By Tim Kalinowski, Staff Writer
Silage can be a great feeding option for cattle. It can allow a producer to store more feed in a smaller area and has great energy value for cattle. Many crops can be silaged, barley, alfalfa, oats, hay, sorghum, (any grassy cereal), but perhaps no crop has better silage value than corn.
“Southern Alberta has got an advantage with the combination of higher heat units and extensive irrigation,” says Ryan Kasko, manager of Kasko Cattle Co. based in Coaldale, Alberta. “If we compare corn silage to barley silage. We would maybe get 10 or 11 tonnes of barley silage per acre whereas we might get 18 or 20 tonnes of corn silage per acre. So there is a lot more productivity on every acre we grow. Corn silage also has higher energy than barley silage. If you can get energy into the calf when you first start feeding him that makes sure he stays healthy and gets all the nutrients he needs to start.”
Kasko Cattle Co. has been using corn silage in its feedlot operations for the past 17 years. It is able to put up enough of it to feed 70,000 head of cattle per year. The company grows enough corn on its farms to produce about 65,000 tonnes of silage annually.
Kasko says silage is the preferred choice for most feed operations in southern Alberta.
“With silage you can store a lot of product on your property in a relatively small area. It’s also easier to handle. If you are feeding hay, for example, you’ve got to bring it in and then chop it up and feed it out. It’s just logistically more difficult to manage. With hay it is also exposed to all the elements and can get spoiled. With the silage that we have we put a plastic cover over it and we pack it in. It stores really well and can last two or three years if it is covered properly.”
However, says Kasko, you also need to have specialized knowledge on how to properly make the silage. While Kasko Cattle Co. grows and harvests its own corn, it uses outside consultants during the silaging process to ensure everything is done properly.
“One thing is we use an innoculant to manage the PH levels in the silage so it cures properly,” explains Kasko. “And packing the silage is really key. So when the trucks are bringing it into the silage pit you have to really make sure you have a heavy tractor that packs the silage down and gets the air out of your pit; otherwise you will have spoilage issues. Covering it properly is important too. Like making sure you have plastic cover, and even a layer of old tires to cover it, just so you can keep the feed as fresh as possible. The curing process also produces a liquid which has a high acidity to it, and you’ve got to be careful with that too. It can definitely make a big mess.”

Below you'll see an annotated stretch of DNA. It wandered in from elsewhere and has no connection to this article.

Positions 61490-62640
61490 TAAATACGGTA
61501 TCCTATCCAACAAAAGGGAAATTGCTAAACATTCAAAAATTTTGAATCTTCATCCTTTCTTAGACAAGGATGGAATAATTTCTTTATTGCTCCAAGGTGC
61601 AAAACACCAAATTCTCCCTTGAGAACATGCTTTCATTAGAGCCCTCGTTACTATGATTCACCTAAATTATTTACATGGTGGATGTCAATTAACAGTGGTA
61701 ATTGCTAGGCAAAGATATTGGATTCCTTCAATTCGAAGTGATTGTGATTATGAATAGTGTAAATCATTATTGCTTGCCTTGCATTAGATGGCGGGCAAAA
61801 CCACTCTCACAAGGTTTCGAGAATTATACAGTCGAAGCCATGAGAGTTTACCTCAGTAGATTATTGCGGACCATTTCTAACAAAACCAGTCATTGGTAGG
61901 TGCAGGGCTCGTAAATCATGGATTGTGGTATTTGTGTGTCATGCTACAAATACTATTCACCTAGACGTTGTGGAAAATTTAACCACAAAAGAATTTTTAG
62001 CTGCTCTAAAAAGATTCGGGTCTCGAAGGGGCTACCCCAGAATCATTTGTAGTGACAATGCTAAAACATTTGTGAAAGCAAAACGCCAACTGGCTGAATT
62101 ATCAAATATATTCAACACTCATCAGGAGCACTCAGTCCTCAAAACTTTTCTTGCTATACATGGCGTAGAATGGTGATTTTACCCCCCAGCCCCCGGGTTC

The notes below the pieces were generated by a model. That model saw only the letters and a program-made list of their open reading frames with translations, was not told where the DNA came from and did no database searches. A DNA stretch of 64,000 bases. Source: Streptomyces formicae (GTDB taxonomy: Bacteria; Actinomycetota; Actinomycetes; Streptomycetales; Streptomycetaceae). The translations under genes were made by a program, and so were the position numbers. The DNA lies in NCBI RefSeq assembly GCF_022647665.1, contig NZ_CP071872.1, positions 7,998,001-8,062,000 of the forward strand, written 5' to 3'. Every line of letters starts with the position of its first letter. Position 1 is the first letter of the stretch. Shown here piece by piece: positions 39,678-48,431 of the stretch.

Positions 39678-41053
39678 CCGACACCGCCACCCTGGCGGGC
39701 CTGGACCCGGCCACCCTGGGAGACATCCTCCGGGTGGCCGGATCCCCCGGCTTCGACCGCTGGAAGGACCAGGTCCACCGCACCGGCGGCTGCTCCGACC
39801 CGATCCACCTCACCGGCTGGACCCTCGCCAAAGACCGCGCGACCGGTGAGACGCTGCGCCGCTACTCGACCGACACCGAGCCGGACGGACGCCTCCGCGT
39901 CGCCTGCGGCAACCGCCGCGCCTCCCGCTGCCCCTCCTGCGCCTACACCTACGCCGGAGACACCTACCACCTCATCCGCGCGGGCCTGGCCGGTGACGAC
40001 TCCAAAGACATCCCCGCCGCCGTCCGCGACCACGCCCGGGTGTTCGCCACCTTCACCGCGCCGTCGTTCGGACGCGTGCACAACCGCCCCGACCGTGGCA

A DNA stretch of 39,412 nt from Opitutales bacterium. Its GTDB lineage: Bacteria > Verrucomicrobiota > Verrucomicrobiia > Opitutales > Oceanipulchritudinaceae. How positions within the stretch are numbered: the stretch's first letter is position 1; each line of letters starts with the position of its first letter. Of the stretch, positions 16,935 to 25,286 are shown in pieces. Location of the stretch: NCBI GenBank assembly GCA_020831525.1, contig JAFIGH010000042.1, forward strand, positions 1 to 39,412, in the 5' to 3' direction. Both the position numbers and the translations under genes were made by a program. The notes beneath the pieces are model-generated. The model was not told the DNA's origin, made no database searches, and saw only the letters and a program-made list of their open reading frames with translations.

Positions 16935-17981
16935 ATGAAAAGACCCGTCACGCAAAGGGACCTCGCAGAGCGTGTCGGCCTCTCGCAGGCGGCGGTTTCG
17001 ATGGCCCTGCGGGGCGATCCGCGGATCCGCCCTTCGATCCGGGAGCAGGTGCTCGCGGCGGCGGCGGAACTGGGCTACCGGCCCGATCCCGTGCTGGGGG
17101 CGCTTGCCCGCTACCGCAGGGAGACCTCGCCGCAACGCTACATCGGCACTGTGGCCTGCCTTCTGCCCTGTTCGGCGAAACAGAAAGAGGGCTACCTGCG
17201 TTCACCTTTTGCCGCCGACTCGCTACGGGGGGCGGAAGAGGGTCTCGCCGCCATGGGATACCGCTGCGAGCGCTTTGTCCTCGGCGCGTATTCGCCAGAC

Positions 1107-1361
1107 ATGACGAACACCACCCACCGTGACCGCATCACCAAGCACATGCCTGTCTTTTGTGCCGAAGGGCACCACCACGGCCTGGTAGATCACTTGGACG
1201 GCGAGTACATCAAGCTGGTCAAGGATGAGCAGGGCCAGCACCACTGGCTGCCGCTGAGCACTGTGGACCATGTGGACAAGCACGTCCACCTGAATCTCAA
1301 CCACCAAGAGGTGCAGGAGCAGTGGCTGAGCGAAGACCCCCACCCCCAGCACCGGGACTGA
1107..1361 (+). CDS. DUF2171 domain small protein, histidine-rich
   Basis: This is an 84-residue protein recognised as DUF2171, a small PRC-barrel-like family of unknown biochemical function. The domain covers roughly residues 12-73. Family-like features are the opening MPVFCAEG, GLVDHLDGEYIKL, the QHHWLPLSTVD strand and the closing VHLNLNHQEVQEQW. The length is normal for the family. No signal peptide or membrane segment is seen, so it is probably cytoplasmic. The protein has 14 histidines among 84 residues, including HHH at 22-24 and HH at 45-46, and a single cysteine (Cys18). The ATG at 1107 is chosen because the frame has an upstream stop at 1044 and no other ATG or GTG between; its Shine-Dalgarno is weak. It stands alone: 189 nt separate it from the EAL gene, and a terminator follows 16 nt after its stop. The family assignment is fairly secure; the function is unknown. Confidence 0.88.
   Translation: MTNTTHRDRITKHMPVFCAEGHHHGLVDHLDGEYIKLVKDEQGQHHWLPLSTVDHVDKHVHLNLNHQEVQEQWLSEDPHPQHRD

Kasko says also, unlike hay, corn silage requires special equipment to distribute to cattle.
“If you feed silage, you generally have to have a feed truck to feed it out to your cattle. You also need a loader. It maybe requires a little bit more equipment to feed it out as opposed to feeding a bale of hay where you can take a tractor and throw it in a feeder. If you have more numbers of cattle you can usually justify having that extra equipment.”
As Kasko explains, there are also specific varieties of corn which are intended for silaging.
“These are silage varieties that are quite tall,” says Kasko. “The corn in your garden might be five feet tall and it grows maybe six or seven cobs whereas we grow varieties that are ten feet tall and have only one or two cobs on it. We are looking for volume as well as high energy. In terms of silage brands there are lots of choices out there.”
All and all silage can do a lot to improve the efficiency of cattle feeding, but it probably works best where there are higher numbers of cattle involved.
“All sizes of cattle operations can use it, but there is no question that larger ones probably derive the most benefit,” confirms Kasko.